An ongoing dialogue on HIV/AIDS, infectious diseases,
April 1st, 2022
As the World Around Us Moves On, We ID Docs Just … Can’t
Something quite remarkable happened as Omicron tore through the United States in December and January.
Despite triggering a record number of cases — which should have made people more concerned about COVID-19 — Omicron paradoxically did the opposite. It made most of our country decide to move on, even parts famous (or infamous, depending on your view) for being careful. Just to live with this COVID thing — ending vaccine mandates, leaving the masks at home, going back to restaurants, gyms, large parties.
Hey, I get it. When facing something so contagious, something that easily broke through our vaccines, something that even extremely cautious people ended up contracting, we might start having that “what’s the use?” feeling.
Time to get back to normal. Shrugs. Even as cases (and hospitalizations) increase in Western Europe, this relaxed attitude prevails, prompting Dr. Walid Gellad to wonder, Why is everyone so chill?
I’m convinced a major amplifier of this casual response is the reduced per-case clinical severity of Omicron, largely due to partial existing immunity from vaccination, prior infection, or both. This lower severity on an individual level means everyone knows — or experienced themselves — cases that were quite mild.
Typical statements uttered by patients, colleagues, friends, acquaintances during the Omicron surge:
“Felt like a cold.”
“If it weren’t for my positive rapid home test, I still would have come to work.”
“Had one day of feeling blah, then mostly it was lots of nasal congestion.”
“I can’t believe he [referring to a school-age kid] tested positive, he’s as active and energetic as ever.”
“You’ll never believe this, but she [referring to an older family member in a nursing home] tested positive, and we just got off a Zoom call — she seems fine!”
But here’s the problem — the denominator of cases was so ginormous during Omicron that it still led to a staggering number of hospitalizations and deaths. Way more than from flu, even in a bad flu year. People who had weakened immune systems, had multiple medical problems, were still unvaccinated, or were just unlucky to get a really bad case still experienced severe disease. And some fraction of all these Omicron cases will be left with long COVID, evaluation and treatment of which remains in its infancy.
Some people may not have seen this numerator. But believe me, we sure felt it, as did our hospitals. We still needed the ICU beds for some COVID patients, still adhered to strict infection prevention measures for everyone with a positive COVID test admitted to the hospital, still struggled to clear hospital workers (who came down with Omicron just as much as everyone else) for return to work.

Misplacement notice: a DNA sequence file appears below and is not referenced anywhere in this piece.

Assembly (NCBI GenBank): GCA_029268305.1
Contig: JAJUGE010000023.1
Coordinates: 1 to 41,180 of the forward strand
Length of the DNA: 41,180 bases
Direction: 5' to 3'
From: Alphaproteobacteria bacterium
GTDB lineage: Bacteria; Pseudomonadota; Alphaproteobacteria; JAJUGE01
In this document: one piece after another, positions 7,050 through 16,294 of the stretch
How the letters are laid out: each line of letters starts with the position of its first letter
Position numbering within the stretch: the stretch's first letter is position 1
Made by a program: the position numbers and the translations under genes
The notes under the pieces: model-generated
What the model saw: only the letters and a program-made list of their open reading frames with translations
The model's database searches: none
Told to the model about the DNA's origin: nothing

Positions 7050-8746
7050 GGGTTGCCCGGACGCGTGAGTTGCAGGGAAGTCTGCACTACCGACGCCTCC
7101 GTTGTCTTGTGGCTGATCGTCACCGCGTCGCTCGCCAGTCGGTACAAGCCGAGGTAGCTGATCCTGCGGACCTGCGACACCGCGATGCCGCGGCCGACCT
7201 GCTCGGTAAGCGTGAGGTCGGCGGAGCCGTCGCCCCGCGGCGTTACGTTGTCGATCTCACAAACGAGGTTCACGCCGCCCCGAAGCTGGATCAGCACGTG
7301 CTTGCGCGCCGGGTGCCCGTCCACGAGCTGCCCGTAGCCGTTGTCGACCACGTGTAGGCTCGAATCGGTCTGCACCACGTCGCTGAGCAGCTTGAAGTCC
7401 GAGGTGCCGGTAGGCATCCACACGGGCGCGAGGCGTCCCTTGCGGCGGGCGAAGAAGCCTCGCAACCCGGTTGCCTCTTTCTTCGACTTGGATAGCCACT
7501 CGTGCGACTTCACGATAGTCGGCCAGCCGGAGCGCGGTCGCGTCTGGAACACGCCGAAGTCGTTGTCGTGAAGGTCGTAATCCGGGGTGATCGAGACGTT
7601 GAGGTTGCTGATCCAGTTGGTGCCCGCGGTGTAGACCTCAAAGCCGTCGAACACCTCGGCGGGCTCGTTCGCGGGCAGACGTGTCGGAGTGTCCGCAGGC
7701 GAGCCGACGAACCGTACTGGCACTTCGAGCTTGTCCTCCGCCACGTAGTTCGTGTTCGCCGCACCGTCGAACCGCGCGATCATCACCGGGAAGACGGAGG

You need no further evidence of how the Omicron surge disrupted patient care than to observe how many hospitals delayed non-essential surgeries. Not only is elective surgery important for good patient care (ask anyone who had their surgery delayed), but also this is the most remunerative service provided by most hospitals in the United States. As a result, I doubt there’s a single hospital in the country that didn’t have a negative balance sheet during Omicron.
Now, as we ID docs watch what happened in Western Europe, we can’t help but squirm. “What happens in the U.K. most certainly DOES NOT STAY in the U.K.” should be public health’s advertising slogan for what comes next in the northeastern USA:
Already we see the trend starting, with the increase in wastewater concentrations of the virus in most regions, a rise in the reported test-positivity rate, and a slow creep up in people testing positive among those hospitalized. All this generates more calls about exposures in the workplace and at home, about how to get nirmatrelvir, about the latest monoclonal antibody taken down by viral evolution, and this week a zillion people asking about whether to get a booster now, wait until just before a fall surge, or wait for a variant-specific vaccine.
You know, the pandemic life of an ID doctor.
So while much of the rest of the population has moved on, forgive us ID docs if we remain nervous Nellies. We can hope that case numbers will be lower during the BA.2 Omicron surge — and they might be — but we can’t count on it.
Now, I just have to get that smell of onions out of my car …